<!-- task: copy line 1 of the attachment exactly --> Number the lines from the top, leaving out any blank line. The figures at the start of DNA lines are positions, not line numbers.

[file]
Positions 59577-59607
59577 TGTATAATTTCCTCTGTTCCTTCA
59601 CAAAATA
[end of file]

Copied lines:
Positions 59577-59607